We’ve just come back from watching actor and playwright Simon Woods’ Hansard at the National Theatre, which is directed by 41-year old, Washington, D.C.-based, Cambridge graduate Simon Godwin. Woods’ debut as a playwright had its premiere on this stage two months ago and is only showing until 25th November, with all except tomorrow’s show sold out. 39-year old Old Etonian Woods is clearly not lacking good connections to get his first attempt featured on the nation’s most prestigious stage.
While reading English at Magdalen College, Oxford, in the early Noughties, he was in a relationship with Rosamund Pike for two years. A few years later the two would play lovers Jane Bennet and Charles Bingley in Pride & Prejudice. For the past ten years, Woods has been in a relationship with Christopher Bailey CBE, aged 48, the chief executive of Burberry, the British fashion empire.
We weren’t initially planning on watching the play, but then Ms B got her hands on two tickets for £15 each, so we thought: why not. Hansard is the name of the official transcription of all parliamentary debates at Westminster Palace, and the term is presumably used here to refer to the records of the protagonists’ ‘debates’ at their residence.
All photos, including feature photo (c) National Theatre
The play is set on a Saturday morning in the summer of 1988, towards the end of the Thatcher years, at a lovely country mansion “just outside Burford” in the Cotswolds. It is the home of grey-haired Tory cabinet member Robin Hesketh (Alex Jennings) and his deadly bored, alcoholic, leftie, stay-home wife of 30 years, Diana (Lindsay Duncan CBE). In the first scene Robin arrives back from Leeds. He is pleased with himself, because he feels that he has done well on a TV debate the night before, which had been the reason for his visit to the north. Usually he stays in London during the week.
His wife immediately starts trying to pick a fight with him at all costs, despite his efforts to appease her. She bangs on and on about how Tory politics are heartless (they are, obviously), how Tories manage to make people forget that an expensive education has absolutely nothing to do with an understanding of the world and its workings (they do, and it doesn’t, obviously), and how the Tories’ stance on homosexuality in the 1980s was outdated (it was).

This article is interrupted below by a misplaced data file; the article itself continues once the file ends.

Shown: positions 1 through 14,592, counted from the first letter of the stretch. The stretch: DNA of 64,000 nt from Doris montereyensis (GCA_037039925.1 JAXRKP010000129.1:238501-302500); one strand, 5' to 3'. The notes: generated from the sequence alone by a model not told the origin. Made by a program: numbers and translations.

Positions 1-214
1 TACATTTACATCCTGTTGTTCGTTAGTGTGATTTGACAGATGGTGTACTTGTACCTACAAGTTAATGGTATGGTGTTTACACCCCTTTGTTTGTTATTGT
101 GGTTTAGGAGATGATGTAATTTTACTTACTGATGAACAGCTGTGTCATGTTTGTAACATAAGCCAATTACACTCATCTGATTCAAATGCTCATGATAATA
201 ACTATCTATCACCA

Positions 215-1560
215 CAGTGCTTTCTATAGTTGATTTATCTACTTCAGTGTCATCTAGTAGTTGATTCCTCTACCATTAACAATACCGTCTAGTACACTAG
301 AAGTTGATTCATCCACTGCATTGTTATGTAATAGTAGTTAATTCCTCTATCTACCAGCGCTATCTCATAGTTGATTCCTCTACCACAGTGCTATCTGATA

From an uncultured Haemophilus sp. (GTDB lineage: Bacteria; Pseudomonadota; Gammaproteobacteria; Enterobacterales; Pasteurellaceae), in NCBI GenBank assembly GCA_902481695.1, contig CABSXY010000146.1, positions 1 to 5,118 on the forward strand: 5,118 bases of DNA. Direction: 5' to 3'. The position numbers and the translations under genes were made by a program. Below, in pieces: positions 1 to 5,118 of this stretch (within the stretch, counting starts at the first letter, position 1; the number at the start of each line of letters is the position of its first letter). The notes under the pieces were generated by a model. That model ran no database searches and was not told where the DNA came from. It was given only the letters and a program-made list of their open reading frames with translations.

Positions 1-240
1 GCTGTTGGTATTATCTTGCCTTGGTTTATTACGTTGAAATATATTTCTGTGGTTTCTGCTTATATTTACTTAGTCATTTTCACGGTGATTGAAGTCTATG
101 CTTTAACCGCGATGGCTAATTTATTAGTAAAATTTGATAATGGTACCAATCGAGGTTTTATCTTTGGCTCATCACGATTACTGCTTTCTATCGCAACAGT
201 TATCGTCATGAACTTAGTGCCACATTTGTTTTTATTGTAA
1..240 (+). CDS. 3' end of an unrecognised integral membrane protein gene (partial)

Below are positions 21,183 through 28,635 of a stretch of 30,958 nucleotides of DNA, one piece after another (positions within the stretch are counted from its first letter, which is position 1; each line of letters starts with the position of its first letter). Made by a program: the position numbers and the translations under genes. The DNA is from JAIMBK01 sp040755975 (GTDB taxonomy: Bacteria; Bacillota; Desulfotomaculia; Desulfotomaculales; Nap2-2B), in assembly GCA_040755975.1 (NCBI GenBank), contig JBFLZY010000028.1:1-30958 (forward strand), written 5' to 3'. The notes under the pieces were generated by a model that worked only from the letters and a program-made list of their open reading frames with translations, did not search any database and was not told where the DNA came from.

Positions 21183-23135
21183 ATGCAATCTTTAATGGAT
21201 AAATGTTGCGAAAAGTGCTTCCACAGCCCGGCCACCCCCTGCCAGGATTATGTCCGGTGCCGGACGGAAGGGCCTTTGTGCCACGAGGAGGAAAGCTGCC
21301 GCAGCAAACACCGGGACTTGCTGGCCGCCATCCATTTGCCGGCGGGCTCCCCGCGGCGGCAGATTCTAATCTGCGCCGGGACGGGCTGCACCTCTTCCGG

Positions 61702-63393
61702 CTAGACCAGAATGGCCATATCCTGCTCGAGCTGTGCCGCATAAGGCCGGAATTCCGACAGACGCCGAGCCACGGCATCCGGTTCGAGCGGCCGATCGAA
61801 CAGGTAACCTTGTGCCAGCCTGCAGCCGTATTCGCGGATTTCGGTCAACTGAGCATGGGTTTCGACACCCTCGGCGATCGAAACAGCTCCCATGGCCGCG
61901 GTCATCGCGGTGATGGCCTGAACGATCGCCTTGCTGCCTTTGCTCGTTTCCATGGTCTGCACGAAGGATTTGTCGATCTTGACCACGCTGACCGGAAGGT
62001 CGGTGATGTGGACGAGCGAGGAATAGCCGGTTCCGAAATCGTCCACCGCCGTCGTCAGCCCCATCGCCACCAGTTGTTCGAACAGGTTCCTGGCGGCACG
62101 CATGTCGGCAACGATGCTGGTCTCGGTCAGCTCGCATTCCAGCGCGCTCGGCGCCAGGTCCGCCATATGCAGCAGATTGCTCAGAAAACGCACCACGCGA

The varying dialogues and monologues are entertaining, lively, sometimes witty, eloquent, and the audience regularly bursts out into laughter. The best parts are where it gets vulgar (“The insatiable desire of the people of this country to be f**ked by an Old Etonian.”), where it’s ironically self-referential or referring to the audience (something along the lines “it just goes on forever and there is no intermission”, or, staring at the audience “Look, they’re just awful!”), where it points out the similarities between today and back then (something along the lines “we can do whatever we like, we’ll always win if the Labour party nominates those dreadful geography teachers”), or where it gets emotional. There are some bits towards the end where 90% of the audience have dry throats and wet eyes.
The acting by Olivier Award winners Alex Jennings and Lindsay Duncan is absolutely world-class, riveting, and, to be frank, it is the only thing that makes this play watchable. The play itself mostly lacks structure, plot, development of characters, connecting lines, ideas, surprise, and most everything else. It is not a noteworthy play and let’s hope it will soon be forgotten.
It is true that Woods is good at making dialogues and monologues sound fluid and natural, but other than that I found the ‘script’ itself hugely irritating: the constant, repetitive nagging by Di, the same old platitudes about right-wing and left-wing politics by both characters. Also, while there are still worthy fights to be fought over gay rights in the UK: it is 1988. It is not like gay people face the same obstacles they used to face, say, a bit over twenty years earlier, before the Sexual Offences Act 1967 decriminalised homosexuality. Boy George’s Culture Club’s “Do you really want to hurt me” had reached #1 of the UK single charts six years earlier. I am not at all saying that being gay in the UK was easy back then and I’m sure it’s not even that easy now. It’s just that it doesn’t strike me as plausible that in 1988 a lady in her 60s would have such a strong focus on gay rights. Without adding any spoilers: it becomes clear at the end, why the topic is so close to her heart, but until that time it just seems a tad tedious and over the top to bang on and on about it.
If it weren’t for the brilliant acting, this would be a 1.5 out of 5. Because of these thespians’ thorough theatrical thunder this third-rate homage to Albee’s “Who’s Afraid of Virginia Woolf?” is going to be a 3 out of 5 for us.